Still a dreamer…Old Memories and New Hopes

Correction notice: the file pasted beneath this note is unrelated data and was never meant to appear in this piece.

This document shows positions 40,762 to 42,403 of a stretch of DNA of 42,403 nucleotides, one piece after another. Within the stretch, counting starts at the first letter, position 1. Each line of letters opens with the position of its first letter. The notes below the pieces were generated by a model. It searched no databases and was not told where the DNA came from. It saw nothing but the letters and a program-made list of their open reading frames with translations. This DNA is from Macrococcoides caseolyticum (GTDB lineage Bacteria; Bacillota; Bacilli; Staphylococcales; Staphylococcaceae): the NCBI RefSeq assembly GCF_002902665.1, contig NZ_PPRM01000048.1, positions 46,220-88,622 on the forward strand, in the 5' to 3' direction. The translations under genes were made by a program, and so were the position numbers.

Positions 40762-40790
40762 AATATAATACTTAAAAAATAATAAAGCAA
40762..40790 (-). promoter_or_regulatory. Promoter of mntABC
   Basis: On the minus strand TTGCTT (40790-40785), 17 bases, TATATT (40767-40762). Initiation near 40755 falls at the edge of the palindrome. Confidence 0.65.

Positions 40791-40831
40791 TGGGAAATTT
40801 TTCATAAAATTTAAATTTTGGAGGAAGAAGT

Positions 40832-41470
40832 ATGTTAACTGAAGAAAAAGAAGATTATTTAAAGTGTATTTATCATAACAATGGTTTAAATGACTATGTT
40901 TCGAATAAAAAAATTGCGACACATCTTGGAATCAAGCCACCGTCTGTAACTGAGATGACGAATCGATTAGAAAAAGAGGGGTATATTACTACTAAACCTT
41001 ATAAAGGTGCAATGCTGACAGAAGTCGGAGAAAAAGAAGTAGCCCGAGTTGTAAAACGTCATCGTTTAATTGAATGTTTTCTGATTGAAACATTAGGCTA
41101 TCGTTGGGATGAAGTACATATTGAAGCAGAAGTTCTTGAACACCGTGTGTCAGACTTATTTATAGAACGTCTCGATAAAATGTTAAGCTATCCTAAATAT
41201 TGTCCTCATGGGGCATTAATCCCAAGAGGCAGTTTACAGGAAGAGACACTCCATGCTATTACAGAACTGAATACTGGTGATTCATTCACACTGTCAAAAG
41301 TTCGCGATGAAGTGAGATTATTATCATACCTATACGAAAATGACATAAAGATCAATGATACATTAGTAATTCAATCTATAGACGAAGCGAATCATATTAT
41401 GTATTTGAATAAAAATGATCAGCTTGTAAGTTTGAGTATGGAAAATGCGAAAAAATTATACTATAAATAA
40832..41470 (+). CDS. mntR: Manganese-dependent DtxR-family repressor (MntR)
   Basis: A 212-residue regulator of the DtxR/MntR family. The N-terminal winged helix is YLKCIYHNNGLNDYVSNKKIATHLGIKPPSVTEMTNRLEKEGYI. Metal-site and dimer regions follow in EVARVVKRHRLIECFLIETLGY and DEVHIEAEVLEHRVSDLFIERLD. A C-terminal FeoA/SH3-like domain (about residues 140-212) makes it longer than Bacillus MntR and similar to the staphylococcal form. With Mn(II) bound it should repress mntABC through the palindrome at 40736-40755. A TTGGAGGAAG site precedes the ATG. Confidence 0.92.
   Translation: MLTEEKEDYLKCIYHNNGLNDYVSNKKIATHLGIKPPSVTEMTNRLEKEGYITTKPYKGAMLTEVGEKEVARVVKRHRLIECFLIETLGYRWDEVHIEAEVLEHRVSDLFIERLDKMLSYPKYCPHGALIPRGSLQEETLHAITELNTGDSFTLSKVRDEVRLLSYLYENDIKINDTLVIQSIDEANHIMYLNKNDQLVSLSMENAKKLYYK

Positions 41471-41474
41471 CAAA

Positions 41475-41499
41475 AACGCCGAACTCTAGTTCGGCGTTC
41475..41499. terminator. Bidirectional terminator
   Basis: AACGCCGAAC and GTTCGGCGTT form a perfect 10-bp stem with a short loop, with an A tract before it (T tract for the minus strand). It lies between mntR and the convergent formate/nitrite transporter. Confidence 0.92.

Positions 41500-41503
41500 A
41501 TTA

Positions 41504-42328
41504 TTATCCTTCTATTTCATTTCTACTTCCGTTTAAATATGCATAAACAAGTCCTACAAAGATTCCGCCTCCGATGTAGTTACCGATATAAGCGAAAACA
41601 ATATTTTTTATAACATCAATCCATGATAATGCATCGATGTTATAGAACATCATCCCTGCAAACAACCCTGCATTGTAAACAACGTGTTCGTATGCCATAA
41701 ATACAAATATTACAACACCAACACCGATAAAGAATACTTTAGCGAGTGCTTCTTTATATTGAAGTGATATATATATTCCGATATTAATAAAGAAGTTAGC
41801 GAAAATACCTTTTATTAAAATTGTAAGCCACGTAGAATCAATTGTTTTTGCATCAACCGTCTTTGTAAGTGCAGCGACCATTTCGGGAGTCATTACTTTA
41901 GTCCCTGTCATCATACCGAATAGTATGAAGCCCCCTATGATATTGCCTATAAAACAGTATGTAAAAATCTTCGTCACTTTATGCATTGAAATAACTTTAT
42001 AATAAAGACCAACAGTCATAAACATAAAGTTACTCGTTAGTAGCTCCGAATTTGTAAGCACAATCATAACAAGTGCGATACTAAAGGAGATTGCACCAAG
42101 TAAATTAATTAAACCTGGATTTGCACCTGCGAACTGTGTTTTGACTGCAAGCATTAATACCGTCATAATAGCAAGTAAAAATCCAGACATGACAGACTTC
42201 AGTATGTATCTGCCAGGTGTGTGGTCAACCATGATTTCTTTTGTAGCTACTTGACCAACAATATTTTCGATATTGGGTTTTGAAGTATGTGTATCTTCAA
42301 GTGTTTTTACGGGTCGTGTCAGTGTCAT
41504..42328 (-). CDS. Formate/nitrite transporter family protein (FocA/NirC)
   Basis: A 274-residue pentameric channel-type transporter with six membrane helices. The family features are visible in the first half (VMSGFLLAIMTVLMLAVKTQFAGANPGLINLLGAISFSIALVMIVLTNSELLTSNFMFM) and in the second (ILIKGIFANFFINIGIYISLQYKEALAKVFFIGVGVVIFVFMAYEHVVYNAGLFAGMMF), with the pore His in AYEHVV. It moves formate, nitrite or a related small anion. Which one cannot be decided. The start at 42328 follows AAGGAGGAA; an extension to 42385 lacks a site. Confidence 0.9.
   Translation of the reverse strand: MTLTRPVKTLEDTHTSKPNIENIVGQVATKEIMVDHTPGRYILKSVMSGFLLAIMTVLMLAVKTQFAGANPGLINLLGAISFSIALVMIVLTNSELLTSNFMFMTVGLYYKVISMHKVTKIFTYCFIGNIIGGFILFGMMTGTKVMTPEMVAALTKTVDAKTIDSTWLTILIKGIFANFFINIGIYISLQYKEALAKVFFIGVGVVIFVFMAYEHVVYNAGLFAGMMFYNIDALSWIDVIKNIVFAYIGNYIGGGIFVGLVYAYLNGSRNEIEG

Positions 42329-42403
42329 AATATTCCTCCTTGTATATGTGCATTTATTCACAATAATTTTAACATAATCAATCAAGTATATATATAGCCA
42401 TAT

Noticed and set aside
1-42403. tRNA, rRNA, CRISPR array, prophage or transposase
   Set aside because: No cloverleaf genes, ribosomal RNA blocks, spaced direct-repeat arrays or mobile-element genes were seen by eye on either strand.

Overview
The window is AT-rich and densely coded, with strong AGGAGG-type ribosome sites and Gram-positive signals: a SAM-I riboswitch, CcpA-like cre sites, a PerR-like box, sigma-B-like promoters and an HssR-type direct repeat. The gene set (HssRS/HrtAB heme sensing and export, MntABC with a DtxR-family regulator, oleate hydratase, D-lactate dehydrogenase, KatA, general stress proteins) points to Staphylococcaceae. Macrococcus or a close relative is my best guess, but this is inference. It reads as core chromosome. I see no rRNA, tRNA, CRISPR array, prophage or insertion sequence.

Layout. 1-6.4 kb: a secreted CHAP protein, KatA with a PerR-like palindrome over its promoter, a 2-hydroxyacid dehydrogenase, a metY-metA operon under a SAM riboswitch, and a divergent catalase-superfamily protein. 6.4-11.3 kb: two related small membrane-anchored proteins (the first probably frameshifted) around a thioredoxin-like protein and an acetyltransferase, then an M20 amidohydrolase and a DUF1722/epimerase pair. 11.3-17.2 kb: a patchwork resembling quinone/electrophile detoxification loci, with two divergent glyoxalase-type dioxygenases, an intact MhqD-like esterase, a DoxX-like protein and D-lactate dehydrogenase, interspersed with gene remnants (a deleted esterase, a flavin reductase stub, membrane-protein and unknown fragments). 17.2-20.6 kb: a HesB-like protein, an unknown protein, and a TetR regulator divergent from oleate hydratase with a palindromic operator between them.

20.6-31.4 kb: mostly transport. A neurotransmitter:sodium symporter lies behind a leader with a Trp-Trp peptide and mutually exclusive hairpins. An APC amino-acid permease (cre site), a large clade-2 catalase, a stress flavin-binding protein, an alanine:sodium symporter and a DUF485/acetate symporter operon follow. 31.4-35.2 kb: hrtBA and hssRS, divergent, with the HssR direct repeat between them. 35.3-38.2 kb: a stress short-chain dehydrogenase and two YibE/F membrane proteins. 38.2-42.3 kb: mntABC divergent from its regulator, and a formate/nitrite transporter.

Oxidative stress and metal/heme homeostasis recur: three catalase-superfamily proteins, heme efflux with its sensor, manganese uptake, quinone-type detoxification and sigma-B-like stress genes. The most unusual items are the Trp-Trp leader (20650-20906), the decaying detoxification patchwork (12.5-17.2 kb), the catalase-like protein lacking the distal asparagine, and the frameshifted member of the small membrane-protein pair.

Moving and living in New York City after my husband died, opened my eyes to another lifestyle. A lifestyle made up of wonderful women companions, I always call my “emotional transfusions.” When my husband died, my life as I knew it died. Where I lived, what I did, who I did it with, how I felt, and more importantly who I was. In my world, I no longer existed . I was of the belief that my husband and I completed one another. Today I think the word used is complement one another so the dependency isn’t so acute when one or the other dies. I am of the belief that the intensity of ones grief parallels the intensity of the relationship one is grieving for. Please know I am not some angry or bitter woman. First of all, I have nothing to be angry or bitter about. But, as someone who writes, I do observe and for the most part, it is said that “women grieve and men replace.” That may very well be true, but there are reasons for that. The widowers and divorced guys, no matter what, are this years Bradley Cooper, and women, well, think of a drug on the market. Women joke that if a guy drives and can take you to dinner, he’s off the market in a matter of months.I don’t need a ride and dinners out, not number one on my list of needs. It is also a fact that men find living alone worse than women. I knew men, who when their wives died after almost 40 and more years of marriage, actually told me they gave themselves a month to four months to find another. That certainly would move their grief along. I only know of one woman who actually made it her business to find another spouse. She wanted to be a couple again, and she was fixed up. Happily remarried, it all worked out. They have much in common.There are women who also can’t be alone, and decide to go after what they need…A male companion, not necessarily a lover. It does happen, miracles do happen, but I am talking about the average. I was involved in women’s issues for over fifty years in New Jersey, and in New York, have only single women friends. Women love to talk and I love to listen. Divorced women have said it’s worse feeling alone being married. The bottom line is that it is very difficult for single women of all ages, if you prefer not being single. If your standards are high, really not easy. When I went on and vowed never again, I said I was low maintenance, but high standards. Years ago, wrote a piece called I Wish I Was A Lesbian. It was written heartfelt, poignant and I hoped humorous. It was published, first page, in some Upper East Side freebie. I was never paid, but it was published. I was so happy when a wonderful gay couple, together for many years and now married, were at a celebration of life, as I was, and gave them my article to read. They liked, printed, and sent to many of their friends. Made me feel great. I jokingly asked if there was some sort of lesbian school I could attend because it was so easy to meet great women. Of course we laughed and realized there is no on and off switch for sexuality. I also have a dear friend who managed a doctor’s office in the city when I lived in New Jersey. She was always asking me if I knew any nice guys. Seems the young women who came to the office were all in their late 30’s and 40’s and meeting no one. Quoting Joy Behar’s gynecologist as she did when on The View, “he never saw so many unused vagina’s as he does in NYC.” End of quote and no need to comment at length….but from my point of view a true statement. So with all the strides women have made and they have. Women doctors, lawyers, police persons, fire persons, soldiers, you name the field, women are there. How many women actually ask a man to marry. How many women take the first step and approach a man or send a drink over. I know we are not all frozen in the 50’s, or have like myself, become a born again virgin, with no religious connotation intended. It’s a fact that socially, women have not made that many strides. So what do women do. If young enough and gutsy, if you want to become a mother, you don’t have to be a wife first. If you need physical release, you take matters in your own hand. What you can’t do is whine or complain. Strong women would be very resentful if you don’t learn how to live without a man. The problem is living without having a man love you as you love him, a huge void. I recreated myself and moved from New Jersey rather quickly to New York City. The energy of the city fills the void, a little. I read that Gloria Steinem is traveling more, not searching for a man, but enjoying new and wonderful experiences in her 80’s. Many women have told me they couldn’t care less about being with a man, too much trouble. It’s over for them. I have friends who still dream and hope for a late in life love. I go back and forth from Betty White “I had the best, who needs the rest.” to, why not me?

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